“Unfortunately, many forest landowners are taken advantage of when they sell their timber directly to a timber buyer and don’t hire a professional consulting forester to help them. This happens to black and white landowners alike however, it tends to have a more negative effect within minority communities because African American families tend to have less financial wealth to begin with. I would also add that minority communities are perhaps taken advantage of more often in this regard,” Harvey said.
During the event, he relayed a story of an elderly African American woman who had lost her husband three months prior to a timber buyer showing up at her home on a Sunday evening with an $80,000 check in hand for her timber. She rejected the offer and attended a timber valuation workshop that she had read about. There, she was introduced to a consulting forester who later appraised her timber was valued at nearly $500,000. She was shocked.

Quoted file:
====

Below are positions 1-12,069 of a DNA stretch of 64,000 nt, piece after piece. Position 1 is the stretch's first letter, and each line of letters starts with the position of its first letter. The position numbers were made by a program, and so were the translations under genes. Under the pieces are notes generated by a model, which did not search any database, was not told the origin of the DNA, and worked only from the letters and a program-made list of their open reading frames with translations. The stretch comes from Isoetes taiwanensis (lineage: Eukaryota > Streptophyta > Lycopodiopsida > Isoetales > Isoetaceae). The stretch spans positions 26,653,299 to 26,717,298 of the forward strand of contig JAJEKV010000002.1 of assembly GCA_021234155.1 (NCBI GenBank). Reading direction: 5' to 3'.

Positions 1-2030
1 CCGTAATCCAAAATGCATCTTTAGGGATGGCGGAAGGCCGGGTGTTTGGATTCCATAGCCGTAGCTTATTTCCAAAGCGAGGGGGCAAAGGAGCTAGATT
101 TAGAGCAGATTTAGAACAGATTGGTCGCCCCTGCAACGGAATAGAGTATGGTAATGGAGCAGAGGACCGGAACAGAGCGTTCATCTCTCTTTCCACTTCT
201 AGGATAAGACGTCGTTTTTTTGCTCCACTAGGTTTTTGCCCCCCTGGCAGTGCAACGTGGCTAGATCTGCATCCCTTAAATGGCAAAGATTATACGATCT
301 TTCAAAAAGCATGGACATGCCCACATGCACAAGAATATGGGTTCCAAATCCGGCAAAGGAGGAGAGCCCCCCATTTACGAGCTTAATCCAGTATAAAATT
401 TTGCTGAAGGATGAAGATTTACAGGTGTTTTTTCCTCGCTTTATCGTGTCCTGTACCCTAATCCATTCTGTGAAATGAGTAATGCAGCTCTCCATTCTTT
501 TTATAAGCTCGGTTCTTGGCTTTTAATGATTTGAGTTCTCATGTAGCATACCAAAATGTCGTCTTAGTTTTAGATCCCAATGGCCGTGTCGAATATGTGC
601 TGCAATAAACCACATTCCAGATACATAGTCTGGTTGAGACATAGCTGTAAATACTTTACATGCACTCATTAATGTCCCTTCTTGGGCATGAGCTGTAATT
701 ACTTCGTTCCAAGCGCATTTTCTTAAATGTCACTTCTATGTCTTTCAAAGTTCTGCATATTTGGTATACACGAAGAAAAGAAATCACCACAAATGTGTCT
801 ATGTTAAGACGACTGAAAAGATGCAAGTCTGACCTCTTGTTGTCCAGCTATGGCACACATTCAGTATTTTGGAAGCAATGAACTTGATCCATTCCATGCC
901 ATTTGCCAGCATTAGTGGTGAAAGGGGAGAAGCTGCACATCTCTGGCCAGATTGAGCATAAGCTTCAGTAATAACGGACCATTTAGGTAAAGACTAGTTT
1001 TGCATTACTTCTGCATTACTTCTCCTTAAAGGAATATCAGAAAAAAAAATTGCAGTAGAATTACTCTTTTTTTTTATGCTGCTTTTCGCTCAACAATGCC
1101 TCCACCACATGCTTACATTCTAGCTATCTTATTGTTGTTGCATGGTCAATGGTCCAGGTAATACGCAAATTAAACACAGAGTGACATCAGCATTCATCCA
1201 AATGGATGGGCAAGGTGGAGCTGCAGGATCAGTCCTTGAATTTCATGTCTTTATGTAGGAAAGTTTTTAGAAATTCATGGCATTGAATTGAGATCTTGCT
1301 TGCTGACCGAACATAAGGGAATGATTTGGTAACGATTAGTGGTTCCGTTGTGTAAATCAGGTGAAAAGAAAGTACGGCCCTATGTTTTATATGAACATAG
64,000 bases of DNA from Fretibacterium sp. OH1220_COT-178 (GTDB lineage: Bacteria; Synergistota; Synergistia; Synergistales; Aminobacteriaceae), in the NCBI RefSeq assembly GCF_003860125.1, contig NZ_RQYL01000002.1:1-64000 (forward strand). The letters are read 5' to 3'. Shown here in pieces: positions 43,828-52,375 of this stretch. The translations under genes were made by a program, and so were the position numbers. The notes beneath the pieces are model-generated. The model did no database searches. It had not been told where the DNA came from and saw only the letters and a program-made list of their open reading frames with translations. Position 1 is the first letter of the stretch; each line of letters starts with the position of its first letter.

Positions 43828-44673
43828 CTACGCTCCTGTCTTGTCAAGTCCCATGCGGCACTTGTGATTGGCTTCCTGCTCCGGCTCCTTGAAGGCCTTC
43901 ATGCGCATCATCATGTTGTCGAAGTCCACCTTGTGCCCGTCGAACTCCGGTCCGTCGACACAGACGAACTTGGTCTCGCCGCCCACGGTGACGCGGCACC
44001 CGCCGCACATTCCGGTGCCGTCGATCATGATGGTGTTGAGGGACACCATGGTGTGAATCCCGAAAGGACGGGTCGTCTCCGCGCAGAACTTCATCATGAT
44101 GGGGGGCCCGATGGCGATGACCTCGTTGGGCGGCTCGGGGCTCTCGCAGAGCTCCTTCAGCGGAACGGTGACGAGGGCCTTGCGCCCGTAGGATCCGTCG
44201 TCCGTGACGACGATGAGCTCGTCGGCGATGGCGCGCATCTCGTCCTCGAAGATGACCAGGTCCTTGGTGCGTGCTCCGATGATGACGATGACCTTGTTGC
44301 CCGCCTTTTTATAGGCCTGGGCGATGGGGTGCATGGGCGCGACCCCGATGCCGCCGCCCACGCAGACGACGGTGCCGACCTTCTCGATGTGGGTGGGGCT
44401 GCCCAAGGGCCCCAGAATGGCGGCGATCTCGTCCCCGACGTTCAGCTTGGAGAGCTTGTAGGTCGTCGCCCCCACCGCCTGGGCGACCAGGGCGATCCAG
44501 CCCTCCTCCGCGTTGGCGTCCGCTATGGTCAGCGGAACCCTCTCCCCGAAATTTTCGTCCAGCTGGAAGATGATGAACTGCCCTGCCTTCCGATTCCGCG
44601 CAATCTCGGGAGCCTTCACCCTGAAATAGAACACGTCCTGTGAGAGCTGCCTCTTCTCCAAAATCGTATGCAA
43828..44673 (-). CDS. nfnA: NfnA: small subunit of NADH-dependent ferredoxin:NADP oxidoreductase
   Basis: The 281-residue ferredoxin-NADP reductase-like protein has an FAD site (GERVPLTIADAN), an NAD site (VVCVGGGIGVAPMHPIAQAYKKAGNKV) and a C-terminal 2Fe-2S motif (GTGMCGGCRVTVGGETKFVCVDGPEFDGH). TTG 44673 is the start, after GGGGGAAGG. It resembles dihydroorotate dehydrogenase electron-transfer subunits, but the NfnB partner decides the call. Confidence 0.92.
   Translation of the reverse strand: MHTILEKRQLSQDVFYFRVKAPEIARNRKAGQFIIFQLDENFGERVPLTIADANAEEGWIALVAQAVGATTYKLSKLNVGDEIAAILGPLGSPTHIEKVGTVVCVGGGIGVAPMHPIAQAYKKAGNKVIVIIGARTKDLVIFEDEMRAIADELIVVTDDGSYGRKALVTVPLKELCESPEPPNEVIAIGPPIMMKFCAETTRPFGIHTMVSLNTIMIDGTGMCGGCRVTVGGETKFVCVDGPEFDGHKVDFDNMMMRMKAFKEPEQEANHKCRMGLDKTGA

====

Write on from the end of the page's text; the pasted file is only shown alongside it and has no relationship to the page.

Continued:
The audience was amazed to learn that some timber can be just that valuable.
Attendee Gregory Crenshaw, who is interested in starting a cattle business, said the farm seminar was very helpful in providing information about farming, tree logging and ways to acquire cattle, and how to start your own vegetable gardens and fish ponds. “I really enjoyed the workshop,” he expressed.
HLGP also recognized its outstanding youth in agriculture with gifts. Each of whom had recently represented the county well in state 4-H competitions.
President Anderson thanked the speakers, presenters, audience and everyone who helped with the event. He left everyone with this food for thought: “Land was only made once; value it.”
For more information about HLGP and its membership, call Anderson at 662 834-4893 or Kimberly Clayton at 662 639-1010.
For more information about USDA NRCS and FSA, contact your county service center. For Holmes County, call 662 834-4688.